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Task 13

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By Jill Diachuk September 16, 2019 - 7:24pm

The best way for me to understand the options given in Task 13 is to first start by defining what academic writing is to give a clearer picture of what it is made of. 


The University of Sydney defines academic writing as “Itis impersonal and objective by avoiding direct reference to people or feelings, and instead emphasising objects, facts and ideas. It is technical by using vocabulary specific to the discipline”, (Writing, 2019).



From there I start to break it down into manageable pieces of what it is comprised of. The first key word is “facts”.  Which would have the most readily available research and guide the paper to bring out a question and answer? Are there any that stand out that may not have a variety of reliable sources to support a paper? 


When I read through these expressions each of them has some form of ability to grow into an academic paper. More information would need to be provided to guide them in a direction that would be of value. 


One of the topics of discussion is about the word choice. Who is the audience we are writing to? Are they experts in automotive, carpentry or computer engineers? Rereading the expressions looking for words that help direct the topic to the specific audience. Terminology and definitions will change who the paper is directed for future reference for papers. For example wording in a paper done by undergrads and to PHD students will vastly change.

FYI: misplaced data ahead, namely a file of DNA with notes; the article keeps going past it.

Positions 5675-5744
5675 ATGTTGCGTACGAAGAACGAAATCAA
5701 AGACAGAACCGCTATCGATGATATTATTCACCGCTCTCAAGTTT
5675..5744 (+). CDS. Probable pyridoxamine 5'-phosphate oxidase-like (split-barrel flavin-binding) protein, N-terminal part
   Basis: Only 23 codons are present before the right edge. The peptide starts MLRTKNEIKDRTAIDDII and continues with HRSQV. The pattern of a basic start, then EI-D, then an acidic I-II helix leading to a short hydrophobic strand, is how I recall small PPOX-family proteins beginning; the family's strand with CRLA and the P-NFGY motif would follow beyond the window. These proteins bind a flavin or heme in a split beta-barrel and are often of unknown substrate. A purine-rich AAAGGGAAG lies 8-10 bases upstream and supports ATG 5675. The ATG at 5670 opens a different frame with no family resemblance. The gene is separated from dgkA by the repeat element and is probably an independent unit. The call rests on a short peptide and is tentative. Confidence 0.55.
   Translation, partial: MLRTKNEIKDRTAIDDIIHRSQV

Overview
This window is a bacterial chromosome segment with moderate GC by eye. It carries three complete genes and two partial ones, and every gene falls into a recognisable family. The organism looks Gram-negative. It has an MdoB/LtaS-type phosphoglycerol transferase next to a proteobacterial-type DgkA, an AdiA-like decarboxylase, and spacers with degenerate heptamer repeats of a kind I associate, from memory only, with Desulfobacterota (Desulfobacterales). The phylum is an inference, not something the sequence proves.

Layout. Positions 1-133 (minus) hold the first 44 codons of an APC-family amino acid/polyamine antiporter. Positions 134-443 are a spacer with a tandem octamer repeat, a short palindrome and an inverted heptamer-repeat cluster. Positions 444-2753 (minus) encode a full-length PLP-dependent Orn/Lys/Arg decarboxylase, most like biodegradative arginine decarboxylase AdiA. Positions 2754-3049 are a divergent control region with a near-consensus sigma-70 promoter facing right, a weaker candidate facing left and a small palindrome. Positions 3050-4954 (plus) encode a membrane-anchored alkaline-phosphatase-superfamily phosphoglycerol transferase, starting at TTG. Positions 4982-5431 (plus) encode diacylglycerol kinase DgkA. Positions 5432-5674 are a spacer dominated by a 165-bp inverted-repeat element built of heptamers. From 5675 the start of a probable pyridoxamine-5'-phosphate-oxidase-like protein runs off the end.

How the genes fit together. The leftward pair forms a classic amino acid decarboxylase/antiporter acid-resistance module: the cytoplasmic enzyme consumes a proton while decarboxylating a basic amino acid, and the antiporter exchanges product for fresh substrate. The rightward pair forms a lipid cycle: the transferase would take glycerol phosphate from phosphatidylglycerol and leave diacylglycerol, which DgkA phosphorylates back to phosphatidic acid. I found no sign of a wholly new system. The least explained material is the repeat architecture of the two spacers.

After asking myself these questions and making my way through the expressions I was able to narrow what I thought were more favourable expressions. Visually laying out how the papers would follow the academic writing process helped come to a conclusion. “Crash test dummies, “Texting” and “Music” had the potential to grow into papers that had a question to bring flow. When choosing words that give a less casual tone in the expressions it made considerable difference in how the entirety of the expression was read. A formal tone was taken when “integral” was chosen over important for example. It follows the idea that the paper is in a third person, appropriate word choices to the audience and gives flow to the paper. 


Using the correct structure, set out in the textbook to write the academic paper will give direction to myself in my future papers and writing on here. Understanding the purpose and organization of how to move forward with the different prompts and topics along with utilizing the Writing Site focus in my writing. Feedback from the instructor on the editing sheet I have put together will be an additional aid to focusing on setting up papers. 


“Writing.” The University of Sydney, 11 Apr. 2019,



Swales, John M., and Christine B. Feak. Academic Writing for Graduate Students. 3rd ed., University of Michigan Press, 2012.



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